Most of us have relations who took part in the World Wars and other hostilities, and this is a good time to reflect on what they had to do and how many of them must have suffered – some paying the ultimate price, others returning with physical injuries and many with mental scars.

The post war generations are lucky to live in a time when there has been no compulsion to take part in armed conflict – the luckiest generations in human history

This post is for remembrance, family stories or whatever you feel is appropriate for the occasion.

Premature ‘influential’ accolade for Ardern

Time Magazine has named Jacinda Ardern as one of the 1o0 most influential people in the world for 2018. Given that we are only in April this is premature – and I think it is far to soon to judge Ardern’s actual influence outside the celebrity circuit. At least she hasn’t been given a premature and ultimately undeserved Nobel prize as per Obama.

Time: Jacinda Ardern by Sheryl Sandberg

Just 11 countries out of almost 200 are led by a woman. Let that number sink in. That’s how hard it is for a woman to rise to lead a nation.

Last October in New Zealand, Jacinda Ardern did it.

She was already a political prodigy. In 2008, she was elected the youngest member of the New Zealand Parliament. Now she’s the youngest female Prime Minister in the world. At a time when conservative politicians are ascendant across Europe and the U.S., she’s proudly progressive—with a raft of plans to fight economic inequality, address climate change and decriminalize abortion. She wasn’t supposed to win: she entered the election late, and her party’s approval ratings were low. Then a wave of “Jacindamania” swept the land.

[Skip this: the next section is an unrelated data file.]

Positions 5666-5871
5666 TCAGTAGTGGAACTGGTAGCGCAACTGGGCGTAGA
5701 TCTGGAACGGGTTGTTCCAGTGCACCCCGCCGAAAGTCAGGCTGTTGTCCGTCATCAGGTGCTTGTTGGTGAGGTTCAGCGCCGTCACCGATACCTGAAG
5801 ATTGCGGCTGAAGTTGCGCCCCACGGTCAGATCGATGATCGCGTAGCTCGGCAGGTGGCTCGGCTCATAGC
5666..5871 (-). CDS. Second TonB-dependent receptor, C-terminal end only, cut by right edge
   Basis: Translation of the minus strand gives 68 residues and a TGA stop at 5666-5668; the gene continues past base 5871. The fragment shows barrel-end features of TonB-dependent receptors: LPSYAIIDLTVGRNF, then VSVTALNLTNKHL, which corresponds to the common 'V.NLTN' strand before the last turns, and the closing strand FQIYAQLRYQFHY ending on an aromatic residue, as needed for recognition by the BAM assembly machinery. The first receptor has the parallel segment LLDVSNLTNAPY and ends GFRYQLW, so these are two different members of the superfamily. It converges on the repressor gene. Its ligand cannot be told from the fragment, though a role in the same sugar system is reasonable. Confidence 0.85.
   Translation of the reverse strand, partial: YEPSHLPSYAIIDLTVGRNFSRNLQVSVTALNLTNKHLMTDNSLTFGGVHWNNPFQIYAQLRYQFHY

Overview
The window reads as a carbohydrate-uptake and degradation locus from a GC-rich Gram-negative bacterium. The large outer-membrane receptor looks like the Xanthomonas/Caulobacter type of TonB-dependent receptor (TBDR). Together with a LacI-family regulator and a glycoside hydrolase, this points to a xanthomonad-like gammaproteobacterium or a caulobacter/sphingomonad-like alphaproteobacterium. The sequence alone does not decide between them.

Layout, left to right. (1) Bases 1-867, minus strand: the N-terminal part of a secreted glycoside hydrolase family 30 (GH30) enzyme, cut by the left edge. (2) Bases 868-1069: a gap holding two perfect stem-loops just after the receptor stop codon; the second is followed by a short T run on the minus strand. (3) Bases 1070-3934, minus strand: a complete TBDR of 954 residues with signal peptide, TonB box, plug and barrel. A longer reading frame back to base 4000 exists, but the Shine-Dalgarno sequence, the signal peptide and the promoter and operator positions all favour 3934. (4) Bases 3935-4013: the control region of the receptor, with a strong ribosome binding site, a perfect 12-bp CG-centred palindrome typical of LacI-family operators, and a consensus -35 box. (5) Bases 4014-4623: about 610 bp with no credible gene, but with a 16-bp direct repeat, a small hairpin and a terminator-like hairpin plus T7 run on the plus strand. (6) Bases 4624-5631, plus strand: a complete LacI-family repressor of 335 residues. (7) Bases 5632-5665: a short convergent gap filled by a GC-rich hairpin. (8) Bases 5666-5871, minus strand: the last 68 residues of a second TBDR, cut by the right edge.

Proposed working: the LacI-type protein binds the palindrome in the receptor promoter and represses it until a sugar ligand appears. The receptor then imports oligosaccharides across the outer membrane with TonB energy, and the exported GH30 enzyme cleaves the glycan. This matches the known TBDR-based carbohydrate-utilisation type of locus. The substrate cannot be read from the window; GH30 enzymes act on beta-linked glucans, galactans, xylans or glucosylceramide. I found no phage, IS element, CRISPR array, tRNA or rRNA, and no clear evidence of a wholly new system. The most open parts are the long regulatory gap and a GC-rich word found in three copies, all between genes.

And she’s expecting her first child this year.

In a world that too often tells women to stay small, keep quiet—and that we can’t have both motherhood and a career—Jacinda Ardern proves how wrong and outdated those notions of womanhood are. She’s not just leading a country. She’s changing the game. And women and girls around the world will be the better for it.

Sandberg is the COO of Facebook and author of Option B and Lean In

‘A raft of plans’ does not make a successful Prime Minister in New Zealand, let alone an influential world leader.

Fighting economic inequality and addressing climate change are lofty aims, but Ardern and her government are yet to prove that they can make a real difference on either. They may, but we are unlikely to be able to judge that to any degree in 2018, or probably 2019.

By the end of 2020 we will have time to see whether notable progress has been made on inequality and climate change (but both are long term projects), and whether Ardern has influenced New Zealand voters enough to win a second shot at continuing the reforms she has talked the talk on, but has barely stood up let alone walked the walk.

Other younger leaders that initially caused a stir, Emmanuel Macron of France and Justin Trudeau in Canada, have since found the going tough.

Funnily Ardern has written praise of Trudeau in the Time 100 influencers list.

There will be a few names globally that will become etched in our history books. They will be the names that mark the shift in our political landscape, when younger politicians took the reins and heralded a different type of politics. Justin Trudeau will be one of them. Youth alone is not remarkable, but winning over people with a message of hope and warmth, tolerance and inclusion, when other politicians the world over choose an easier route—that is remarkable.

Trudeau’s tenure as Prime Minister of Canada has hit speed bumps. As has Macron, but he also gets a good write up:

Just under a year ago, a 39-year-old underdog shook up French politics to become the youngest-ever President of the French Republic. His movement, built from scratch in just a few months, quickly doubled down by winning a large parliamentary majority, giving the new government a mandate for change.

Using this unique window of opportunity, President Macron has swiftly begun to implement an ambitious set of reforms intended to boost economic growth, reduce high unemployment and transform France into a more dynamic, competitive and inclusive economy. His vision of a strong Europe also has added fresh momentum to the integration effort—which has become all the more critical in our increasingly fragmented world.

Challenges abound. Migration, terrorism, climate, digital transformation and inequality are forcing new fault lines on our societies. But based on the policies he has implemented to date, I am convinced that Emmanuel Macron can help create the multilateral solutions that will make the planet a better place for all.